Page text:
2018 NHL Entry Draft Prospect Profile: Rasmus Kupari

He’s been the source of some draft debate, but Rasmus Kupari is not a wild card. He’s good. It’s just a question of how good.

Name: Rasmus Kupari

Team: Karpat (Liiga)

Stats: 6 goals, 8 assists, 14 points

Position: Center

NHL Central Scouting Ranking: 11th (European Skaters)

NHL Comparable Player: Lars Eller

Every draft, there are players that leave scouts and observers confused. Sometimes there are bad reasons for this, like Eeli Tolvanen — most likely because of his grades — and other times there are good reasons.

In Rasmus Kupari’s case, he played for one of the best teams in Finland in a man’s league, and thus didn’t get as much ice time (averaging 12 minutes a game) as he would have had in a lower league. Despite this, he’s a first-round talent. In the junior Liiga, he had seven points in 11 games. He had three points in four games for Finland’s U18 team in the World Juniors. And he went into beastmode at the international Juniors with 10 points in eight games, and most famously — a staggering seven points in four games at the Klinka Memorial. He’s also ninth in points per game for a draft-eligible player in the Liiga, which is just above Kasperi Kapanen and below Sebastian Aho.

At 5’11” and 163 pounds, Kupari is a dynamic center who excels as a perimeter threat with proximity dangles. He relies more on his shooting and passing skills to make plays rather than cycle aggressively or bludgeon in goals.

Exhibit A:

With his agility and stick handling, he’s very good at switching a north-south rush into an east-west opportunity. Here’s an even crazier display of said tactic:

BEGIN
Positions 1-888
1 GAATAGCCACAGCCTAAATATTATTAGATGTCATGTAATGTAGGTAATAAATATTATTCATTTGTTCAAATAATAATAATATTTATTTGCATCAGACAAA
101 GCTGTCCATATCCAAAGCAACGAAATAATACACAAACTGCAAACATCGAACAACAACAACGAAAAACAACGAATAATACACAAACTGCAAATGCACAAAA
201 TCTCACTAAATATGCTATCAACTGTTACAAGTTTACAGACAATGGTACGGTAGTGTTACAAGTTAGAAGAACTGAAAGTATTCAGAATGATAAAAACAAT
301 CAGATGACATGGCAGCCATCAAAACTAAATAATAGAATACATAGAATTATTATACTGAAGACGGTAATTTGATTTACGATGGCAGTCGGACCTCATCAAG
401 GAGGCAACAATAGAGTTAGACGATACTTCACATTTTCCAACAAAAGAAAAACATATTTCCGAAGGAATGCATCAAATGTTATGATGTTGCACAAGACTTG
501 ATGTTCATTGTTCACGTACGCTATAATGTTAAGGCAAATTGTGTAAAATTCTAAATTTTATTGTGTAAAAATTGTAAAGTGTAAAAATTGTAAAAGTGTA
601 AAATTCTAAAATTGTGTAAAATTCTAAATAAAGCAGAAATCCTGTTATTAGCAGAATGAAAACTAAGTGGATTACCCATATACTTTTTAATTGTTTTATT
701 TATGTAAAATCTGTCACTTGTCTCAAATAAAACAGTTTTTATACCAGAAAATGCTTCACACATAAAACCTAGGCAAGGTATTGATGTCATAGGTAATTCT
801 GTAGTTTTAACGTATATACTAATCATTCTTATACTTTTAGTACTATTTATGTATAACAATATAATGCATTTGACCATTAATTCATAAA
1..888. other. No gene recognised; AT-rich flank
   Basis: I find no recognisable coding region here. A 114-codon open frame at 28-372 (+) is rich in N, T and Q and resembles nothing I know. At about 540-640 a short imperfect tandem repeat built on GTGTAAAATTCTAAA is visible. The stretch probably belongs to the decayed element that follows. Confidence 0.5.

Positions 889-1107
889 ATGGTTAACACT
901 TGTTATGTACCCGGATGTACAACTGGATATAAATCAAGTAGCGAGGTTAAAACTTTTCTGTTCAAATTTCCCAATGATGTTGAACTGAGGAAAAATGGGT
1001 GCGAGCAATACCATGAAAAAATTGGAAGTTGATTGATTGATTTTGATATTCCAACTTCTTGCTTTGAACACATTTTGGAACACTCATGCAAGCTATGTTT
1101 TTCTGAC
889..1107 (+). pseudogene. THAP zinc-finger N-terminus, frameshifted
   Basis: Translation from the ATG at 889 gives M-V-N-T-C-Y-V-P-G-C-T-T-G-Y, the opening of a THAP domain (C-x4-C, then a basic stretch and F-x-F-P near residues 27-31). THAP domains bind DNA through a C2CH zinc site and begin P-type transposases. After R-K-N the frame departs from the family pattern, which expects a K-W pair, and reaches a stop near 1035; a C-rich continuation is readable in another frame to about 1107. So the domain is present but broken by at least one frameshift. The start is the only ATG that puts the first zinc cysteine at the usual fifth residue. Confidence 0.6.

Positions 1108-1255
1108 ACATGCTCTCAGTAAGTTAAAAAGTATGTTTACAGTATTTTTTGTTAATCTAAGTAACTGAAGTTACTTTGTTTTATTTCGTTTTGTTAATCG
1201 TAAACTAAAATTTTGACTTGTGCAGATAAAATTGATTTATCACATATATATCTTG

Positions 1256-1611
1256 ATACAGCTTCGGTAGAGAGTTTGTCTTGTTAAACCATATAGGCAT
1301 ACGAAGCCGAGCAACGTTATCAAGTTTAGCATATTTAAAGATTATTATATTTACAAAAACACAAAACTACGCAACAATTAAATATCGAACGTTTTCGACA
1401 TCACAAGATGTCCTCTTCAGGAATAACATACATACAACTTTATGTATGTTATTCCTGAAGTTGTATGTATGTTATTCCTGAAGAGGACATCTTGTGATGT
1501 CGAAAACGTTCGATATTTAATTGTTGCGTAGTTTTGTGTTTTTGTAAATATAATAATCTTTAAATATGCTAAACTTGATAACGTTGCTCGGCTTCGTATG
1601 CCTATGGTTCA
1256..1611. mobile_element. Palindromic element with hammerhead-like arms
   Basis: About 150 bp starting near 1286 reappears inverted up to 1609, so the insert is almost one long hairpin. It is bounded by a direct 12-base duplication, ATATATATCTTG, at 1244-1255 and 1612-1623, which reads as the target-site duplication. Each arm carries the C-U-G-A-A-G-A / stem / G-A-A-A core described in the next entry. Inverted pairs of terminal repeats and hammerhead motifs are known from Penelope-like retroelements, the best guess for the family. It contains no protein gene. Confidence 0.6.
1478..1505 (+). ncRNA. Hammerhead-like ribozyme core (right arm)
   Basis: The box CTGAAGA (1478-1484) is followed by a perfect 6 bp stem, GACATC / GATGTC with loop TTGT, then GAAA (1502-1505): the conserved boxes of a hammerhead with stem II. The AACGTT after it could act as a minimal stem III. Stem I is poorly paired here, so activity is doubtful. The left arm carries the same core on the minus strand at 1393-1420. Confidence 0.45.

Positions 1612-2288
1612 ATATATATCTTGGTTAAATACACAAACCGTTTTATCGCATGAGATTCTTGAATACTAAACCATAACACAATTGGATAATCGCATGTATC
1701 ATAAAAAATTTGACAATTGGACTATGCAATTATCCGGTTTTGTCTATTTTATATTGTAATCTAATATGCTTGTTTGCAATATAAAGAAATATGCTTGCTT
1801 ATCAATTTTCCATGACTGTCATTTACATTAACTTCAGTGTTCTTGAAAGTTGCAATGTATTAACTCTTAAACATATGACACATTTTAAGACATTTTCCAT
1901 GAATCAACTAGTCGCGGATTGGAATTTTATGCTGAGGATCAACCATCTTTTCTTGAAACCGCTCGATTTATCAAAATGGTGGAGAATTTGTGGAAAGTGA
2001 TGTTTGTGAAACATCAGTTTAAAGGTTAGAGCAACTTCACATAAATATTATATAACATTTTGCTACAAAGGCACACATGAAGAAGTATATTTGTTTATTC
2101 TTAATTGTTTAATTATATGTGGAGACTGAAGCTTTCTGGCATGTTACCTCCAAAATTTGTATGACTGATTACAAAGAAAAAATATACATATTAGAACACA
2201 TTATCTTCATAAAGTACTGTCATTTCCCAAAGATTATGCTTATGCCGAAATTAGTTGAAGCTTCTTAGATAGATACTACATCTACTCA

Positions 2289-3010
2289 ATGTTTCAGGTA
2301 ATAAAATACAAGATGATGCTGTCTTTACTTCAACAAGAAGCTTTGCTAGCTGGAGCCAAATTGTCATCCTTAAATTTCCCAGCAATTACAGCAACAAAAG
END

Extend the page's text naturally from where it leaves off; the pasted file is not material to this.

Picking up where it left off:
Is there a catch?

He’s fallen in some mock drafts thanks to the lack of ice time. Scott Wheeler at The Athletic has him ranked at No. 23. Although he has a very favorable caveat:

He has all of the tools to be a dynamic offensive threat, but it’s going to take him some time. He needs to get stronger and learn to attack the middle of the ice more because he’s lethal in and around the net when he gets there. He’s also a deceptive, slick player who’s tough to knock off the puck despite his thin frame, though.

Kupari is a dynamic player whose dynamic play isn’t always visible. Is that because he’s on such a good team though? After the year Vegas had, it’d be silly to overlook what a difference giving players an opportunity to succeed is. What he accomplished in his limited role in the Liiga is still impressive. That’s why he’s been the source of some debate among draft observers; he hasn’t underperformed (on the contrary), but there’s been less of his performance to evaluate, which is critical for a player who Corey Pronman has said looks like a top 10 pick at times.

I stand by my player comparable. When you look at Eller’s offensive totals, they’re not very impressive. But then you look at how Montreal used him — purely defensively, and with little understanding of his talents (contrast this with his time in Washington) — and it’s impossible to strip his output from the mismanagement.

Of course, Kupari hasn’t been mismanaged, but he’s that type of player; like Eller, he’s incredibly shifty through all three zones. Unlike Eller, I think Kupari has a higher offensive ceiling (though Eller is really good defensively, so the comparable stops there). In that way, I think Kupari would actually be a solid selection for Dallas, all things considered. Obviously, you have to consider who’s still on board, but on talent alone, Kupari is a dynamic player with a skill set the Dallas Stars could use.